Editorial: Edition 38

Written by Felicity Gerry KC



Tēnā koutou, yumalundi, and welcome to this edition of ANZSIL Perspective and our first for 2024.

It is a bumper edition with Perspectives from Don Rothwell and Sarah Krause on ‘A precedent for the Pacific’, Ash Stanley–Ryan on Operation Poseidon Archer, and Dee Raman on Copyright and Relationship Property settlement. Finally Phillipa Stafford, Alka Pradhan and I reflect on ‘The Cocktail Party Question.’

Since our last edition, international law has not been out of the news: From Ukraine to Gaza the move from war to law seems ever diminishing and entangled. South Africa has engaged the International Court of Justice in criminal law concepts that many of our members have been actively explaining to the public. The International Criminal Court has ordered record reparations in the Dominic Ongwen matter once more bringing to the fore the question of why reparations must be linked to convictions when the Court simultaneously enquires into a situation. In that case I made amicus curaie submissions on the approach to the non-pinishment principle to former child soldiers which captured the attention of one judge but had no meaningful effect. Others brought their scholarship to the development of international law on gender specific issues. It is a good case to see the interaction between practice and academia. The IACHR has reported a record number of killings of human rights defenders. The arrival of 39 people by boat in Western Australia has reignited debate on human rights and border security. New Zealand’s deployment to the Red Sea was labelled a selective approach to international law commitments.Frankly, there is plenty for you all to write about and we look forward to your submissions for our next edition.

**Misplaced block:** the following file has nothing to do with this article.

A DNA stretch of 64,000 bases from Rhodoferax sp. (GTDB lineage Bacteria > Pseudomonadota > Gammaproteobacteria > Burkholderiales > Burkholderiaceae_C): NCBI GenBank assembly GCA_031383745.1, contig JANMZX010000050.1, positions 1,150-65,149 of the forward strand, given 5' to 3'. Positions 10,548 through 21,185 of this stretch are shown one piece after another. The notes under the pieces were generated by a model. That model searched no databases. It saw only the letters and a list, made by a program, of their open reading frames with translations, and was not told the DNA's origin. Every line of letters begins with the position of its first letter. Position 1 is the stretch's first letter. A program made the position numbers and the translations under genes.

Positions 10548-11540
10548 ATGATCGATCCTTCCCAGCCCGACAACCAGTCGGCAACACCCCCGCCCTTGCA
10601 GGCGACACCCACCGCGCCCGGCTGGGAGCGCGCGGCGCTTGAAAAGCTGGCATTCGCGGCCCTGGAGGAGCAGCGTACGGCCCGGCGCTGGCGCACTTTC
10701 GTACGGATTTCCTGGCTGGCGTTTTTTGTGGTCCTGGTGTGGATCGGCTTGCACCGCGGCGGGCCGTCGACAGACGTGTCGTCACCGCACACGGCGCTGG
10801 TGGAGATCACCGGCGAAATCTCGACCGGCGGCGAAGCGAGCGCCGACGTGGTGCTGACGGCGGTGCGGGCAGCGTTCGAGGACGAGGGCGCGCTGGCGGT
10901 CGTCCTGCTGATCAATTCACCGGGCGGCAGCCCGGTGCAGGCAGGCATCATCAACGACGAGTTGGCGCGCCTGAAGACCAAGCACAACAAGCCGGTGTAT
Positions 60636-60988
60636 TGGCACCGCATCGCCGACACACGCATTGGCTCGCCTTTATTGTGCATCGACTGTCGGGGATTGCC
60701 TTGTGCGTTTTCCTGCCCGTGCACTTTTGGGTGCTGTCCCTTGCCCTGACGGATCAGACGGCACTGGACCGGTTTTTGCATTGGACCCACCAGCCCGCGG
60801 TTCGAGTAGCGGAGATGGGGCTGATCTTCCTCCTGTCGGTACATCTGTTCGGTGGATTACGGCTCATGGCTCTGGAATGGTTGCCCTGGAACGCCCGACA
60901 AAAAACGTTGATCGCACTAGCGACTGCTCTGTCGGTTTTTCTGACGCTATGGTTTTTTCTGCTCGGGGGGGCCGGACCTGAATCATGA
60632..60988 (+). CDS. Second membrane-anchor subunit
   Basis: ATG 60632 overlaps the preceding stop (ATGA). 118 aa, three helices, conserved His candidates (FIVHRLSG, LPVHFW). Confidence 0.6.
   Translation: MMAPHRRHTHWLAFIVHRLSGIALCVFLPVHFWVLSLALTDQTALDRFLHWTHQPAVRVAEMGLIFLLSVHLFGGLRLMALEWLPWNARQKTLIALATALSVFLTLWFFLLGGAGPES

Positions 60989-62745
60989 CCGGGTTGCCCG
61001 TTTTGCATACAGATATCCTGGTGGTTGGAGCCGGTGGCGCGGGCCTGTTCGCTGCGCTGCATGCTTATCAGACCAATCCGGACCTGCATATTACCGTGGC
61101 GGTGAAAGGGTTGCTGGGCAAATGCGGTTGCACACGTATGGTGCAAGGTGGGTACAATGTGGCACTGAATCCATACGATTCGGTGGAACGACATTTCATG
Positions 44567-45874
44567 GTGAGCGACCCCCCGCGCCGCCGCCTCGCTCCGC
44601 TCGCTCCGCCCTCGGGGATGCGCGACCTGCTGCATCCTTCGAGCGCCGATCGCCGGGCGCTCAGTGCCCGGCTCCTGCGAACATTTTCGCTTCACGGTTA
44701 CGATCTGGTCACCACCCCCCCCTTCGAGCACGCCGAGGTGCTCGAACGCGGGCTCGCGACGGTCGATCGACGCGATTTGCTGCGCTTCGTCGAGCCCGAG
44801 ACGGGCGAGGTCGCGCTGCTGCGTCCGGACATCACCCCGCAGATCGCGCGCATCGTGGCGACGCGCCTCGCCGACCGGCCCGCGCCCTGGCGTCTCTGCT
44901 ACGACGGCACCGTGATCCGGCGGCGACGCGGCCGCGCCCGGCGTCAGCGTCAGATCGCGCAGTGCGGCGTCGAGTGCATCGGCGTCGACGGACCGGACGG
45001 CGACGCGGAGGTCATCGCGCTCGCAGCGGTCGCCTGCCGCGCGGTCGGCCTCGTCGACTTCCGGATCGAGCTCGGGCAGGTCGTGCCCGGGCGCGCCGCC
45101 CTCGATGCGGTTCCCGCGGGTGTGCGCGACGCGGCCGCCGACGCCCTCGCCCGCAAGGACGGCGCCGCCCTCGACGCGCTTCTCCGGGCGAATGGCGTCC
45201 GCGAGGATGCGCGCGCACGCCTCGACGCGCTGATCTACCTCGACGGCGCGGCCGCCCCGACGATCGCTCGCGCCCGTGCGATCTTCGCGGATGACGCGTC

Felicity Gerry KC
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Felicity is on the lists of counsel for the ICC and KSC having come to international practice now her children are older. She is admitted in England and Wales and Australia (Victoria and the High Court Roll) and specialises in complex criminal law cases, generally involving an international element including terrorism, homicide, biosecurity and human trafficking. She has a particular interest in complicity as leading counsel in the UK Supreme Court decision in R v Jogee [2016] UKSC 8 and having led an amicus brief on CIL and complicity in the ICTY. She is Professor of Practice at Deakin University where she teaches a unit on Contemporary International Legal Challenges. She is widely published in areas including women & law, technology & law and reforming justice systems. Her current PhD candidature is on Transnational Feminisms and the Human Trafficking Dilemma.

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